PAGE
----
Create a record or log documenting what you see on a daily basis, the animal’s location,  health condition (skinny, dirty, mange-like, etc), living conditions (no shelter, living in feces, etc) Take photos if possible. In general, it is not wise to confront the animal abuser yourself. Law enforcement personnel are trained to deal with situations such as this, because remember; animal abusers may also be violent towards human beings as well.

Don’t be afraid to speak out against the abuse

Even if it means continuous phone calls to law enforcement or someone else of authority. Even if they don’t seem to care (they could be animal abusers as well) Keep placing complaints, making phone calls, and advocating for the animal.

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If your local authorities are not being responsive, call:

PETA at 757-622-7382 or,

the Animal Humane Society at 612-772-9999 email: investigations@animalhumanesociety.org

Call your local animal shelter

In some U.S. states such as New York and Texas, dialing code 311 will put you in direct contact with someone who can help with animal cruelty.

If you are witnessing animal cruelty as it is happening and the animal’s life is in imminent danger, call 911.

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IN THE UK:

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If you have viewed animal cruelty on the internet, click here to report it. You can also click here. You may need the direct video link when reporting or in some cases, the IP address of the website. In order to assist law enforcement, this link allows for easy look-up of the website creator’s contact information.

Be active with your local animal shelter

This seems a very after-the-fact avenue and for the most part that is true however the local animal shelter is where many neglected and abused animals end up. Many of these shelters are non-profit and depend solely on contributions made by their community to care for their animals. Help the relief effort by volunteering with your local shelter or providing donations if possible.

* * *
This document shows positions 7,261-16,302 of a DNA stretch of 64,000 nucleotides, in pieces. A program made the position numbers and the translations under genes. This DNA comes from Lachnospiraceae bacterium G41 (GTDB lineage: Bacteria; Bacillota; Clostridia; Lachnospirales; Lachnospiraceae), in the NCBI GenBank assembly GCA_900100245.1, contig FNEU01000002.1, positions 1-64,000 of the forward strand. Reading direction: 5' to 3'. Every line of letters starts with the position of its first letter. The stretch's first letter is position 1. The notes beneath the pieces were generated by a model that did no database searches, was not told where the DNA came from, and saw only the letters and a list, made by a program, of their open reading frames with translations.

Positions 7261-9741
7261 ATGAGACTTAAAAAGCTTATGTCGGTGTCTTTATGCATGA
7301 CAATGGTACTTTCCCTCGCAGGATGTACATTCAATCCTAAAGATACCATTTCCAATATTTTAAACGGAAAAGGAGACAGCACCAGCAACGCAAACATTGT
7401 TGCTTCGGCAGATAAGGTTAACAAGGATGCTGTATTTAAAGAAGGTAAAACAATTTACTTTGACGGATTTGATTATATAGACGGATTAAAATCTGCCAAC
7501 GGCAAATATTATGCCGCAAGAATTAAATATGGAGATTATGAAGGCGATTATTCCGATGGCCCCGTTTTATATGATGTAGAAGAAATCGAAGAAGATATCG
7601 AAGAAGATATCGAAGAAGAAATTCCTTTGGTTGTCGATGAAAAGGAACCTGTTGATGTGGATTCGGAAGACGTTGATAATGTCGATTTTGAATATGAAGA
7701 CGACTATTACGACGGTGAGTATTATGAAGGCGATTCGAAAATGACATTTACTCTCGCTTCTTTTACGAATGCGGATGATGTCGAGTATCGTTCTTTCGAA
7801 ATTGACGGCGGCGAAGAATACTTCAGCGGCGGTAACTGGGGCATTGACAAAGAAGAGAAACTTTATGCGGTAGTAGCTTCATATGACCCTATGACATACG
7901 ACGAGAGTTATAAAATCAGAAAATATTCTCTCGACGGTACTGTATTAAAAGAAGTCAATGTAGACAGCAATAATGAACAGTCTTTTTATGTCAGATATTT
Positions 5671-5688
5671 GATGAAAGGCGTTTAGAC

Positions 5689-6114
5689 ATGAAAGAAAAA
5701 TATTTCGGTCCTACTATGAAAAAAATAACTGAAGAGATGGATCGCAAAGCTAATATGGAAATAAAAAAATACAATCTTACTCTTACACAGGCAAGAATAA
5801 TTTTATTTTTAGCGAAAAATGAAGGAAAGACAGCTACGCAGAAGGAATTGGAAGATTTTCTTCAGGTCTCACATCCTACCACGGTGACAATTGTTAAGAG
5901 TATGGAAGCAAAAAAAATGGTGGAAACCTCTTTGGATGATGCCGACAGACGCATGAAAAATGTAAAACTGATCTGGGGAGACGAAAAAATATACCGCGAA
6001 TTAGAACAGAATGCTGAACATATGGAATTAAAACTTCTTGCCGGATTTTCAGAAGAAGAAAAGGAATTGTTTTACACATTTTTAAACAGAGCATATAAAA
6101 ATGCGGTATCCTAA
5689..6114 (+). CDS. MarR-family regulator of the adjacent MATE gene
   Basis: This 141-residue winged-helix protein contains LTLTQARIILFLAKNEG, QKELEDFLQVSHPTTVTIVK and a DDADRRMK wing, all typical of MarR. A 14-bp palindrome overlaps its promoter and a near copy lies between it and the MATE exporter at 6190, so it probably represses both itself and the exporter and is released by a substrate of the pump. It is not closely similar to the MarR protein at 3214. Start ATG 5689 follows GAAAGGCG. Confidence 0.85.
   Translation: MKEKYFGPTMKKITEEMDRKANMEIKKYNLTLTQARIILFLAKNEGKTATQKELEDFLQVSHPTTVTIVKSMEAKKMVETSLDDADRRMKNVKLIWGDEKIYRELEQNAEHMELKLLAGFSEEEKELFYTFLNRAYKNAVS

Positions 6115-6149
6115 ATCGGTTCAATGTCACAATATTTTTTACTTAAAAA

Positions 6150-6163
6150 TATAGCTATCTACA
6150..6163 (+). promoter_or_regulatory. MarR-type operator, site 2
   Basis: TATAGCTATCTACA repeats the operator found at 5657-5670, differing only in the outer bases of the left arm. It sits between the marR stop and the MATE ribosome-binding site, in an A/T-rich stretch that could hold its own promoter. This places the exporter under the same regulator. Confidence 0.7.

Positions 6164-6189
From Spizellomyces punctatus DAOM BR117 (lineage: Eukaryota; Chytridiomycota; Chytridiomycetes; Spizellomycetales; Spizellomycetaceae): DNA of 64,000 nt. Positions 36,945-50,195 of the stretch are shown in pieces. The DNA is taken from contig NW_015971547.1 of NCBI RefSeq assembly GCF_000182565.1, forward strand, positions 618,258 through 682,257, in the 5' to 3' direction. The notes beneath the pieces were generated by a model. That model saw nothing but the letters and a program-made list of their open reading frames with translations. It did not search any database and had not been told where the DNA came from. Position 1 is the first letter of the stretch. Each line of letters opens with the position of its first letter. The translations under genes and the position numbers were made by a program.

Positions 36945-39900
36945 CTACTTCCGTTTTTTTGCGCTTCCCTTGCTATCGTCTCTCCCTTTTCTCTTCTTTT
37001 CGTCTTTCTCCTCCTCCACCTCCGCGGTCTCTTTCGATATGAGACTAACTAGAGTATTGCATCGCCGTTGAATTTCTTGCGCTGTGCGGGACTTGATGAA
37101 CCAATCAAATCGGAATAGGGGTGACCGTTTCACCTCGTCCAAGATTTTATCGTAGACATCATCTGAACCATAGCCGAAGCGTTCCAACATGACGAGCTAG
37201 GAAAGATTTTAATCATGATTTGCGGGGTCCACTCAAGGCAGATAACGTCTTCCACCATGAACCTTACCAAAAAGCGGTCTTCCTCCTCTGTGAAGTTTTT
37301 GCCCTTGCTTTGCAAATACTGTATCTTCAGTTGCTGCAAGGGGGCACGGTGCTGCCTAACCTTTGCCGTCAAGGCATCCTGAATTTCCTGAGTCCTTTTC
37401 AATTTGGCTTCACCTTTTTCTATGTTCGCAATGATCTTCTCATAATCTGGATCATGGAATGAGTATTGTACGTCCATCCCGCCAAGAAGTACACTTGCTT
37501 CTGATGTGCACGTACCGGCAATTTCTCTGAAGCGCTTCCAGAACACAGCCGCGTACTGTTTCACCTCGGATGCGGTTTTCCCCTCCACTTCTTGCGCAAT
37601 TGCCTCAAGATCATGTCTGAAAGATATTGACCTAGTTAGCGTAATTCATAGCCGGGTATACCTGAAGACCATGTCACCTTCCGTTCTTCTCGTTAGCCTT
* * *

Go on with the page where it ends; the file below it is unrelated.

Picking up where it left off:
Encourage tougher animal cruelty laws in your local legislation

Which could mean organizing a citizens’ initiative/petition or writing your local representative and advocating for tougher animal rights laws.

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Right now in Denver, CO, efforts are being made to legally prohibit convicted animal abusers from ever owing an animal again. Similar legislation exists in California.

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Although many US states have felony laws for animal abuse, SOUTH DAKOTA is one of the US states WITHOUT felony-level animal cruelty laws.

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Education

Educating youth on proper animal care can prevent animal abuse in the future.

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Not everyone understands that animal abuse is NOT okay. 

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The Tabby Cat

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The Orange Tabby is seemingly found everywhere. They randomly pop up in litters like a surprise visit from Santa. Like a goose among a bevy of swans, orange tabbies forever stand out.

When digging into the mystery of Tabby Cats, the first necessary mention is that they are not a cat breed!

We often proclaim that, “He/She is a Tabby Cat.” But really what we are doing is simply describing the cat’s color pattern. We follow along with the rest of society, unknowingly asserting this misconception when somewhere in the depths of our mind we know it’s a simple matter of color coordination.

You can see the tabby pattern in a gray color as well, along with brown and creme.

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What’s even more notable is that the signature stripes of the tabby pattern, isn’t the only kind!

Those signature stripes are called Mackerel. Which gives your feline a “tiger” look. This pattern is comprised of long, narrow stripes across the cat’s body.

The Classic Tabby pattern is seen in swirls along the cat’s body. Which can also sometimes look similar to a bullseye and can be described as having a “marbled” or “blotched” look.

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Classic Tabby Pattern